Courtney again. I can only second Josh’s request and add to it my high recommendation: Check out TEEN Agents in The Plundered Parent Protocol — you won’t be disappointed!

Marital Sock Fetish, Exposed*

So, this happened:

Me: Here, these socks don’t match.

Ed, The Husband: Okay, give ’em to me.

Me: Wait. What are you doing?

Ed: …Rolling my socks.

Me: But they don’t match.

Ed (looks at mismatched socks, looks at Me): So?

Me: So, you can’t wear mismatched socks!

Ed (looks at mismatched socks, looks at Me): Why not?

Me: Because you can’t!

Ed: But I do all the time. Lots of my socks don’t match.

Me: But doesn’t that drive you crazy?!

Ed (pauses): No. They’re in my boots.

Me: How can that not drive you crazy? Don’t you feel that they’re mismatched?

Ed: Um. No.

Me (triumphantly): But you know it!

Ed: For maybe 15 minutes. But then I forget about it.

Me: How can you forget about it?

Ed (shrugs): They’re in my boots.

Me: But there are mismatched socks in your boots!

Ed (tilts head): I’m not looking at them.

Me: There is something wrong with you.

Ed (grins): There’s something wrong with your mom.

Me: There’s something wrong with your face.

Ed: That’s not very nice.

Me: And you wear mismatched socks!

We have a very mature relationship.

*Okay, so not really. I was just trying to come up with a funny post title and have totally hoodwinked you into thinking I was being kinky. Mea culpa.

January 18th Blackout FTW

So, you might’ve heard that a lot of sites are participating in a blackout today. But probably, you haven’t heard about it. Because the media aren’t really talking about it a whole lot. And, as we all know, we don’t know anything the media doesn’t tell us.

< crickets >

< /crickets >

The reason for the blackout are SOPA and PIPA. To summarize, SOPA and PIPA are bills that might soon be passed in the United States that give the U.S. government a stranglehold on…you. And me. And every single other person in the world who does what I’m doing right now*.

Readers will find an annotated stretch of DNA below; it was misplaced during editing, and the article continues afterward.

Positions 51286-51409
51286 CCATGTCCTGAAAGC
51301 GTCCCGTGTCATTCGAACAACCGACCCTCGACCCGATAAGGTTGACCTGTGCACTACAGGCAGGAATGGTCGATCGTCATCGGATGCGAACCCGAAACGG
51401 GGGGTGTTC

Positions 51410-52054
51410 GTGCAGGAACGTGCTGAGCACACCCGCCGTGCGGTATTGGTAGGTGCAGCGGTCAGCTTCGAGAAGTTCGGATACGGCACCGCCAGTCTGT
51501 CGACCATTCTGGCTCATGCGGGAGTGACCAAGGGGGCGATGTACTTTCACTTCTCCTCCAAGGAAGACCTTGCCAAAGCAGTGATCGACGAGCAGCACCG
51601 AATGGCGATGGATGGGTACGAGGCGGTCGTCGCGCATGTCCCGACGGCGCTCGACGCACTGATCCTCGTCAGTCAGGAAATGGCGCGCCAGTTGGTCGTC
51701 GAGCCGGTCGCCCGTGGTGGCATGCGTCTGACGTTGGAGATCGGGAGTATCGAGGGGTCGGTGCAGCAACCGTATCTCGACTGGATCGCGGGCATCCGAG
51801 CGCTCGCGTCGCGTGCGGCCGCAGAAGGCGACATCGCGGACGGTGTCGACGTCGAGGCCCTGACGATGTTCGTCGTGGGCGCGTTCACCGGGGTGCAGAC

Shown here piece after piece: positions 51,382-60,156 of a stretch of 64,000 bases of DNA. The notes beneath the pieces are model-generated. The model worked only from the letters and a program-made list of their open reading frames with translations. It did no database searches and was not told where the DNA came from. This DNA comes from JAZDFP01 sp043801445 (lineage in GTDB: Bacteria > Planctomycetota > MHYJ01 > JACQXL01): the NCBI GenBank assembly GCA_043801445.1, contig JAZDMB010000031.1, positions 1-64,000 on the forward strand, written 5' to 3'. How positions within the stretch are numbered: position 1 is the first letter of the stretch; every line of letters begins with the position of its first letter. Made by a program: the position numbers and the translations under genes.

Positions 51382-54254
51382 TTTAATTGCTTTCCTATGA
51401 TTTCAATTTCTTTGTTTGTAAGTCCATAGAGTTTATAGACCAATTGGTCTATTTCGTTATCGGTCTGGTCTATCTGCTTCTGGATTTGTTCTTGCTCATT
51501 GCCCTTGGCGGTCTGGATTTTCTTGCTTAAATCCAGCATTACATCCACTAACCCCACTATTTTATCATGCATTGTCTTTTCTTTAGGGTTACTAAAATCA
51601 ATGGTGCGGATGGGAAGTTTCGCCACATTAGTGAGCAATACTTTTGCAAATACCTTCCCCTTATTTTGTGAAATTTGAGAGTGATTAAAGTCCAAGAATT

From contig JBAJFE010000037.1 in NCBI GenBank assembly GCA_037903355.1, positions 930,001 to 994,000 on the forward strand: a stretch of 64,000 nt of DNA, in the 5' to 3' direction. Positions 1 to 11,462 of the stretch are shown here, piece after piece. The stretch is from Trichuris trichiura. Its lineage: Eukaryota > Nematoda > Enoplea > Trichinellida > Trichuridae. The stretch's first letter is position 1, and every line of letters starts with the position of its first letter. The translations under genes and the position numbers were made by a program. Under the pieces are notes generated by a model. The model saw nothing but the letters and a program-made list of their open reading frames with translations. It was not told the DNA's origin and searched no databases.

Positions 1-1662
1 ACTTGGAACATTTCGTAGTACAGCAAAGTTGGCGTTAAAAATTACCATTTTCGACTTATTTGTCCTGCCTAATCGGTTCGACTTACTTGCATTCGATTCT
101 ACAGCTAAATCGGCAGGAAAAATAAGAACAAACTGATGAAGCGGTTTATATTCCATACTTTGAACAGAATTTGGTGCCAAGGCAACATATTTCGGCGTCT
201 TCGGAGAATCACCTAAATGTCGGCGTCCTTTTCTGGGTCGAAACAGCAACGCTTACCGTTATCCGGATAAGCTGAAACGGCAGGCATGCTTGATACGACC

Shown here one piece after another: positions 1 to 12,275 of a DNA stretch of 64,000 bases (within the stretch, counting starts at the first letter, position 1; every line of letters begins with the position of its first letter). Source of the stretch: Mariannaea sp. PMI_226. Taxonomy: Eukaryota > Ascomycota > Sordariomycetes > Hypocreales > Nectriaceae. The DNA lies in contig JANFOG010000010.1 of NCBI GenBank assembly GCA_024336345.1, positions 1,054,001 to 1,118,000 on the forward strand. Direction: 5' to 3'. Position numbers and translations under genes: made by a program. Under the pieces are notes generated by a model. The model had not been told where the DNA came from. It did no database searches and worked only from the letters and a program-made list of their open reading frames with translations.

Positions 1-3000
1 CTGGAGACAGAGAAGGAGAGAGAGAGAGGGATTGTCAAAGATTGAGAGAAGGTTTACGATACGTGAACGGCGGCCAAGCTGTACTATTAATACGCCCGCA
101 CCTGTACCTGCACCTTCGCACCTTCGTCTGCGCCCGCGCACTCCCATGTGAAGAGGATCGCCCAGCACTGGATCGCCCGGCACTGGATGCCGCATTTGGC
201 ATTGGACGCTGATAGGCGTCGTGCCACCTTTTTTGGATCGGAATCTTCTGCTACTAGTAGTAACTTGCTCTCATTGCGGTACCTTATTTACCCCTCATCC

If SOPA and PIPA pass, this scenario could come true:

You quote four lines of copyrighted song lyrics on your WordPress blog.

Somebody complains.

The government shuts down WordPress.

Not just your blog.

WordPress.

All of it.

No, it’s not likely. But SOPA and PIPA would give the government the power to do that. (And when, in all of history, have governments not done something they have the power to do?)

To explain this in a casual, clear way that we can all understand, some people got together and made the following video. Some of you might feel offended by some of the content…but keep in mind that the laws which protect these people’s right to say what they think are the same laws that protect your right to say what you think — and that is the right our government is talking about curtailing.

In support of the blackout, I won’t be on Twitter or Facebook for the next 24 hours. (Those are the two websites I use the most.) That’s just a tiny droplet of protest in a big intarwebz ocean…but still, it’s my droplet, and I’m adding it.

Don’t just read this post and watch the video.

TAKE ACTION. CLICK HERE.

See you dears on the other side.

*I.e. using the internet.

Can We Bare It or Bear It: The Breasts of Superheroines

So, I’ve never been much of a superhero comics reader. I was an Archie, Betty, and Veronica kind of girl for a good many years, but I only ever owned two or three superhero comics. The most memorable of these featured a Huntress short in the back. I read that one over and over again.

Addendum:
Also, there was this:

Probably 1982 or 1983...5 or 6 years old. Dude.

< /addendum >

Over the last year or so, Josh, comics aficionado extraordinaire, has done his deadlevel best to further my superhero education. Mostly, this occurs through my listening to his conversations with his son and watching said son imitate whichever superhero is on his childlike plate for the day.

Usually, Josh’s kiddo gives me new insights into Spider-Man. But Josh also introduced me to All-Star Superman and The League of Extraordinary Gentlemen, so I’m getting quite the smorgasbord.

This morning, Josh texted me a link to this blogpost by one Dave Dorman (which, since the writing of this post, Mr. Dorman has deleted). In his article, Mr. Dorman expresses his disapproval of a new comic called Saga, allegedly being marketed to kids.

Mr. Dorman finds Saga offensive because of this:

I know nothing about Mr. Dorman except what he says in his blogpost and in comments on that particular post: He is a father; he himself draws curvaceous superheroines; he advocates breastfeeding; and he finds Saga to be offensive simply because it’s being marketed to children.